By Jessica Gelt
3:42 PM EDT, August 2, 2013
As "The League" enters its fifth season, it's getting big with pro athletes, said co-creators Jeff Schaffer and Jackie Marcus Schaffer at the Television Critics Assn. press tour in Beverly Hills on Friday.
"During the first season we had good relationships with a couple of players and agents. But it's amazing now with Twitter and Facebook, they reach out to us and tell us they've been watching and that they're big fans," said Jackie. "It’s a courtship process. We don't chase them anymore."
It's little wonder that athletes have their eyes on the show. By chronicling the outlandish ups and downs of what Jackie calls "the funnest fantasy football league ever," the show brings irreverent, loosely improvised comedy to the very serious business of sports.
And athletes who are looking to expand their presence in the public eye see appearing on "The League" as a great opportunity to do just that.
"The guys who gravitate to the show are fans, but also have a long-term goal with what they want to do with their careers," said Nick Kroll, who plays Rodney Ruxin, a paranoid Jewish attorney who always thinks he's being cheated by other league members. "So a guy like J.J. Watt is a really smart guy, he enjoys the show and he was also really planning for the future. He learned, absorbed and processed so much about how it worked. It was really impressive." Watt will be a guest star in Season 5.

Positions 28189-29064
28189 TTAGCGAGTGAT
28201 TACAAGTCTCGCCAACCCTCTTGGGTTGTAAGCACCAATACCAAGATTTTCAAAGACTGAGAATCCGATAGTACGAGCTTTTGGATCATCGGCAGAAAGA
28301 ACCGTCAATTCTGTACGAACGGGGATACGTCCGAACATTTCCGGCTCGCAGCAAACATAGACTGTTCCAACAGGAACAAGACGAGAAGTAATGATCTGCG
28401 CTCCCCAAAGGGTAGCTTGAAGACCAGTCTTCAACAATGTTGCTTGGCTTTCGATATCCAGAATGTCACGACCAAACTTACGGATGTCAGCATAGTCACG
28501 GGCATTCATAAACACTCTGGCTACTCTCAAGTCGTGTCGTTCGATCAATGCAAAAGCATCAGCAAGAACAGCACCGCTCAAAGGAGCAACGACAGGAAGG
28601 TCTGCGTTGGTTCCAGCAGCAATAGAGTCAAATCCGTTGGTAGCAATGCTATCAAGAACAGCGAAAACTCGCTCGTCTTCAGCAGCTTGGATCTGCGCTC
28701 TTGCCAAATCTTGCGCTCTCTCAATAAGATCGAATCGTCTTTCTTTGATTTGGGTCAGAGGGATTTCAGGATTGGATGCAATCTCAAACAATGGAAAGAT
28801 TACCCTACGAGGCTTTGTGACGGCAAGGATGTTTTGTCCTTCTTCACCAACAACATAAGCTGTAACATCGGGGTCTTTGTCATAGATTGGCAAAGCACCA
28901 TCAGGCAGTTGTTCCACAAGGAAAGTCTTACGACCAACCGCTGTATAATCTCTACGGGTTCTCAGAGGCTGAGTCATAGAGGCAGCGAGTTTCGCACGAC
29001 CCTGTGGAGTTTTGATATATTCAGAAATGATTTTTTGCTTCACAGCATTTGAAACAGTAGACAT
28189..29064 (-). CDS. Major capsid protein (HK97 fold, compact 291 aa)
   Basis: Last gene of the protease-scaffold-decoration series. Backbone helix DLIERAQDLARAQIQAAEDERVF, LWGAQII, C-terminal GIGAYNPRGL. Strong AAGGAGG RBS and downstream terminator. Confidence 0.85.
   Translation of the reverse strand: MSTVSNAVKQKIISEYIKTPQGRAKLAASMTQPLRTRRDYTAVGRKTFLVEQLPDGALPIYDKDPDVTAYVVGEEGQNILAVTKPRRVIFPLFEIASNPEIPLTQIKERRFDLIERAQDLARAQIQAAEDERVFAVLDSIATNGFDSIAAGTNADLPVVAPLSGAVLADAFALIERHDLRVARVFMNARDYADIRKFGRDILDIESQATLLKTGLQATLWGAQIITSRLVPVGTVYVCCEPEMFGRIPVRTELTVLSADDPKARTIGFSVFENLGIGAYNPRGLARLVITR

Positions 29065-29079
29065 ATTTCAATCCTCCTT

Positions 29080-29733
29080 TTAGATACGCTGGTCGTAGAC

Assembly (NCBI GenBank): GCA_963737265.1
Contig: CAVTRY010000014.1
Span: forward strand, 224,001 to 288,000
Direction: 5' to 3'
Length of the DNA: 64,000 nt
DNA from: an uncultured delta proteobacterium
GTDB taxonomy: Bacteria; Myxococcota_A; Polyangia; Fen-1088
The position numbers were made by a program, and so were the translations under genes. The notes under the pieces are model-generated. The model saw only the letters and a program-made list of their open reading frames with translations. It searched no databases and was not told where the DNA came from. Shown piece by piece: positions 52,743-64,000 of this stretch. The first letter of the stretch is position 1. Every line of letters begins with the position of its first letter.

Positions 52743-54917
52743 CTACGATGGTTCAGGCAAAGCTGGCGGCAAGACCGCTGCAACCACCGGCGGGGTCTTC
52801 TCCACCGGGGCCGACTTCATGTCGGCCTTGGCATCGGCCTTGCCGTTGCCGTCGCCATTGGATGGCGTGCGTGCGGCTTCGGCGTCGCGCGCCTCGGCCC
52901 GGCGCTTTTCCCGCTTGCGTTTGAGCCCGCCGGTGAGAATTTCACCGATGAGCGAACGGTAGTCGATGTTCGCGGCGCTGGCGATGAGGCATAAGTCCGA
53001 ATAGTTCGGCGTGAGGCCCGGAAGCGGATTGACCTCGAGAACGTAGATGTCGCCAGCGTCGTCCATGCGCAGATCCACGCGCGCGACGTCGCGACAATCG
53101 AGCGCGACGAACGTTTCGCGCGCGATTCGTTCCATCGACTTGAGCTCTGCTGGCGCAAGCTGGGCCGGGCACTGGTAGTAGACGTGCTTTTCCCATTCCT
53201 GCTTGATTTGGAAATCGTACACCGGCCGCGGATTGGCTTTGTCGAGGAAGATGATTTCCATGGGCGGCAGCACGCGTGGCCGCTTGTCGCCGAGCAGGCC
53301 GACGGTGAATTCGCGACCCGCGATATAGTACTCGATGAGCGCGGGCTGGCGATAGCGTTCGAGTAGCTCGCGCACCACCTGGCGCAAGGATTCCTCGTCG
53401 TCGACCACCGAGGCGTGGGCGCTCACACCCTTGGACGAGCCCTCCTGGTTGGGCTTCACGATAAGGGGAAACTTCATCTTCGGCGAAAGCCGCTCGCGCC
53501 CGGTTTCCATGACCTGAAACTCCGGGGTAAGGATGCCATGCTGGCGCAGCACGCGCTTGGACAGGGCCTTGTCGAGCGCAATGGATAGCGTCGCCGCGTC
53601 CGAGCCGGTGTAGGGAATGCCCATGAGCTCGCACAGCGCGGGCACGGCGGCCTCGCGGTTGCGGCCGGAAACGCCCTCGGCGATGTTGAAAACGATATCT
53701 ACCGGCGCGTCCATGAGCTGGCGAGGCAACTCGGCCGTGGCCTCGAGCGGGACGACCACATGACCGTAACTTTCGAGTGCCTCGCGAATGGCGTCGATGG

Paul Scheer, who plays the rich, clueless plastic surgeon Dr. Andre Nowzick, added, "We've been really lucky that these guys play in such high-pressure situations that when they come on the show they don't miss a beat. They're really funny."
"The League's" track record is also helpful -- to date, guest stars have included former Pittsburgh Steelers quarterback Terry Bradshaw, Buffallo Bills quarterback Ryan Fitzpatrick, pro football hall of famer Deion Sanders and Minnesota Vikings running back Adrian Peterson.
Having sports stars on the show is also fun for the actors, who get to dress them up or down according to how they met or dashed their league expectations.
Kroll said he finds "great joy" in talking smack "to a 350-pound, 6-foot-tall man and there not being any ramifications to it," highlighting the wellspring of much of the show's comedy: Fantasy football players can be crazy nasty.
"If you had access to what fantasy football email chains are like, it would make our show look like 'Little House on the Prarie,'" said Kroll. "What Jeff and Jackie let us do is open a window on what the men and women who play fantasy football are really like. Which is just terrible."
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